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AutoSource Motors, LLC petitioned the Supreme Court for a writ of mandamus to direct the Montgomery Circuit Court: (1) to vacate its order denying AutoSource's motion to dismiss the action filed against it by Stephanie Chamberlain for lack of personal jurisdiction; and (2) to enter an order granting AutoSource's motion to dismiss for lack of personal jurisdiction. The controversy arose when Chamberlain purchased a vehicle from AutoSource via the Internet. Chamberlain's affidavit did not rebut the prima facie showing made by AutoSource in that her affidavit failed to establish that AutoSource was subject to suit in Alabama pursuant to either general personal jurisdiction or specific personal jurisdiction; consequently, the Supreme Court held that the circuit court erred in denying AutoSource's motion to dismiss Chamberlain's complaint for lack of personal jurisdiction. AutoSource demonstrated a clear legal right to the relief it sought; the Supreme Court granted its petition and issued the writ. View "Chamberlain v. AutoSource Motors, LLC" on Justia Law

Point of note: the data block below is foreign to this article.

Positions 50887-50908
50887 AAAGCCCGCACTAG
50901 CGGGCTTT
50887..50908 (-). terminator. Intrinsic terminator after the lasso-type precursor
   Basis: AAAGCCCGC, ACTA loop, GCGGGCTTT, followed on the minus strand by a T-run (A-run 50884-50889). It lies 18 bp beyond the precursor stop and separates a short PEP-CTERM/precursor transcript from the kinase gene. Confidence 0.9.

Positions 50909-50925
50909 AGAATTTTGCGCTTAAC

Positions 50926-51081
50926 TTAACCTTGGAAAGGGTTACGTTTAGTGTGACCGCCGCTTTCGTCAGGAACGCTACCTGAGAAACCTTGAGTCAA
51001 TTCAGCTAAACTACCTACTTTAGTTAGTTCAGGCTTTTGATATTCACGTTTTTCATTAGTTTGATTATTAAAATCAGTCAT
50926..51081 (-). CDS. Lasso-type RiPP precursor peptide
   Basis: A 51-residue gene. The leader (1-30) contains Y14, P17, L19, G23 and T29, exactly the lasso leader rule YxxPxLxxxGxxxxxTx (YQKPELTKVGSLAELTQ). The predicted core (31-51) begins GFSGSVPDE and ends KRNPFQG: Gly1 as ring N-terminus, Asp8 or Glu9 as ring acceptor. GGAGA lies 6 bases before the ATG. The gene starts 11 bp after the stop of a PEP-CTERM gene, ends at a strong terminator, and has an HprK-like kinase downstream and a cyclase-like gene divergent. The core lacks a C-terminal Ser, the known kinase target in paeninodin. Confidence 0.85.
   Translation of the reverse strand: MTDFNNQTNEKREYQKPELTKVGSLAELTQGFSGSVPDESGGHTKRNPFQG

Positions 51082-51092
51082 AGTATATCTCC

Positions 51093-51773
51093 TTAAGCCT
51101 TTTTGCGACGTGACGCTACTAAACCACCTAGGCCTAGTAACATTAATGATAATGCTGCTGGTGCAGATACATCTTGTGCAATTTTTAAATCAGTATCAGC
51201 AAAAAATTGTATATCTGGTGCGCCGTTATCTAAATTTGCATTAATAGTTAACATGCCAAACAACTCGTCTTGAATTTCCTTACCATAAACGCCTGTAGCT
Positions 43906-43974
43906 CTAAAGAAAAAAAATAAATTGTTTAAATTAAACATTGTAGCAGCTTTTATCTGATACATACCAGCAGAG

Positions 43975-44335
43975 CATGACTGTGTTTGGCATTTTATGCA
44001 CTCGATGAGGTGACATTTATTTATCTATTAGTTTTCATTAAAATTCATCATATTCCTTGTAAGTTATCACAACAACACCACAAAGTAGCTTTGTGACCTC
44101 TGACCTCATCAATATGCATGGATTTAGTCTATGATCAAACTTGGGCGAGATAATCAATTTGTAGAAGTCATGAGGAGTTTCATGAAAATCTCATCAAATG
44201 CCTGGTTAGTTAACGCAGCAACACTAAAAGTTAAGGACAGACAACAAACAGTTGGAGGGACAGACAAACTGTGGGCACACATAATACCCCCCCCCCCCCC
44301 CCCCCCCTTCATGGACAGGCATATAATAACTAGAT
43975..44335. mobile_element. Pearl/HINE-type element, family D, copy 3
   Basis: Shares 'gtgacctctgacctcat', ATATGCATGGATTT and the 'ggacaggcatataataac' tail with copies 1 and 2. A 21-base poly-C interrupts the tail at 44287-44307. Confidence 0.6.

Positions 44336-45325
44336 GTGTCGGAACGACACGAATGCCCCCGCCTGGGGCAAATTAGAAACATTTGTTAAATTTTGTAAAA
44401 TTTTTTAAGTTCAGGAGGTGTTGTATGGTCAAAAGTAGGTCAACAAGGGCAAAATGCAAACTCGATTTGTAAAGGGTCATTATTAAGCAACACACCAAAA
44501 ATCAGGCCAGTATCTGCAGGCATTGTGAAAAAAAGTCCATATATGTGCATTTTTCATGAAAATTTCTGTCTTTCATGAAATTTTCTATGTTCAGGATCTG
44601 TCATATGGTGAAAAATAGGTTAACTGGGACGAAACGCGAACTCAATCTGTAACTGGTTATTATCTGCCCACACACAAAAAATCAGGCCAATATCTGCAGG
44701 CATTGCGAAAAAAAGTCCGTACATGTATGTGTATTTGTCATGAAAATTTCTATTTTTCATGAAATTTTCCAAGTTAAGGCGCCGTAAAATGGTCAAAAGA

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Keone Kaukawele Fuqua ("the father") filed a petition asking that the Probate Court allow him to change the legal name of his daughter from Lyvia Grace Russell to Lyvia Grace Russell-Fuqua. Megan Marie Russell ("the mother") opposed the petition, and she appealed the court's court order granting the father's petition. Upon review, the Supreme Court concluded the probate court had no subject-matter jurisdiction over the parties' name-change dispute, and therefore vacated the order and dismissed the appeal. View "Russell v. Fuqua " on Justia Law